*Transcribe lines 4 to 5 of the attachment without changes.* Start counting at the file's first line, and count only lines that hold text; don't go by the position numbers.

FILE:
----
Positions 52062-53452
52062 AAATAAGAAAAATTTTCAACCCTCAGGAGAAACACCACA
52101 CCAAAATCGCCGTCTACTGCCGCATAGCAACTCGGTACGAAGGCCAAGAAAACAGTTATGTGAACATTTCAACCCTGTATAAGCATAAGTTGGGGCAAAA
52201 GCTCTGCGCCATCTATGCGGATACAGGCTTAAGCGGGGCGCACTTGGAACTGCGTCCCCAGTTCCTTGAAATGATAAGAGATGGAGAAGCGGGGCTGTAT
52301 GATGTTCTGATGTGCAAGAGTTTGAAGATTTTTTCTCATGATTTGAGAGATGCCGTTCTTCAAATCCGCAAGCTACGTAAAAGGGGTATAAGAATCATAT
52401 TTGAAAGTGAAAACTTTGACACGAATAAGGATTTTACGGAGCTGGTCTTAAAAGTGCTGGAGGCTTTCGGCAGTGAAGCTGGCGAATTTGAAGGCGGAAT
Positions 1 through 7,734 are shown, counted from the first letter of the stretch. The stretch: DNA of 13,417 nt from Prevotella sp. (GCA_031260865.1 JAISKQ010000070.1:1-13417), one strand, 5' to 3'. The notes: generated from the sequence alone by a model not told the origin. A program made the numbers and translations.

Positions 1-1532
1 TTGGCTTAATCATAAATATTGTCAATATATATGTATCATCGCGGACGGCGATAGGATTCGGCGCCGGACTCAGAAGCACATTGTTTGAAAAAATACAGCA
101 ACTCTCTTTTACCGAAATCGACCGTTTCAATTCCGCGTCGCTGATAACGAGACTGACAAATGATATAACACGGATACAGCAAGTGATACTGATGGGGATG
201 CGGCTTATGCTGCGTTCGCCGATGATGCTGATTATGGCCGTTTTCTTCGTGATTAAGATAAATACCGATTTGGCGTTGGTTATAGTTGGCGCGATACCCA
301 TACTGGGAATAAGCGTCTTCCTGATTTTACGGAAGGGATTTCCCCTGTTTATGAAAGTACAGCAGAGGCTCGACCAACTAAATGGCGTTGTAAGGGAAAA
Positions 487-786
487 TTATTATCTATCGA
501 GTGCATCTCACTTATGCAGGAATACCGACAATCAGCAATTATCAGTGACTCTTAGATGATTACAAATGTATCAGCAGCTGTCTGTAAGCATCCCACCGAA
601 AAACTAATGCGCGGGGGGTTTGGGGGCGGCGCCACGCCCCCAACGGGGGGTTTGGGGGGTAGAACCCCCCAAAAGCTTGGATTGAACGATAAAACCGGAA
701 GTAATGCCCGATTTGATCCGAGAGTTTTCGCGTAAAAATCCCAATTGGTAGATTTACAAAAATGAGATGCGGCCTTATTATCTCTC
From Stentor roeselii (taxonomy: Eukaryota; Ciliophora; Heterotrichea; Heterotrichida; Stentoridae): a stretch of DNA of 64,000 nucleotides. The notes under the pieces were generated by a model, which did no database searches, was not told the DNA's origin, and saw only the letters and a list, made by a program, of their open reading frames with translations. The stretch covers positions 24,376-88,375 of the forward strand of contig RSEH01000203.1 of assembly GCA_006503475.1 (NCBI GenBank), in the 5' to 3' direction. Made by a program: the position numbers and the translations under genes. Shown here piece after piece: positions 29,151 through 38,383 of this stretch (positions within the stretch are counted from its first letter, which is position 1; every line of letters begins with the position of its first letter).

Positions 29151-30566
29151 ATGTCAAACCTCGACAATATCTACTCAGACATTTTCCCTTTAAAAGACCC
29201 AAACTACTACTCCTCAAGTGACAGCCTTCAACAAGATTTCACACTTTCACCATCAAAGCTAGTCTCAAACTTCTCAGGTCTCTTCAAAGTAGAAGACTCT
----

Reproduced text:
52201 GCTCTGCGCCATCTATGCGGATACAGGCTTAAGCGGGGCGCACTTGGAACTGCGTCCCCAGTTCCTTGAAATGATAAGAGATGGAGAAGCGGGGCTGTAT
52301 GATGTTCTGATGTGCAAGAGTTTGAAGATTTTTTCTCATGATTTGAGAGATGCCGTTCTTCAAATCCGCAAGCTACGTAAAAGGGGTATAAGAATCATAT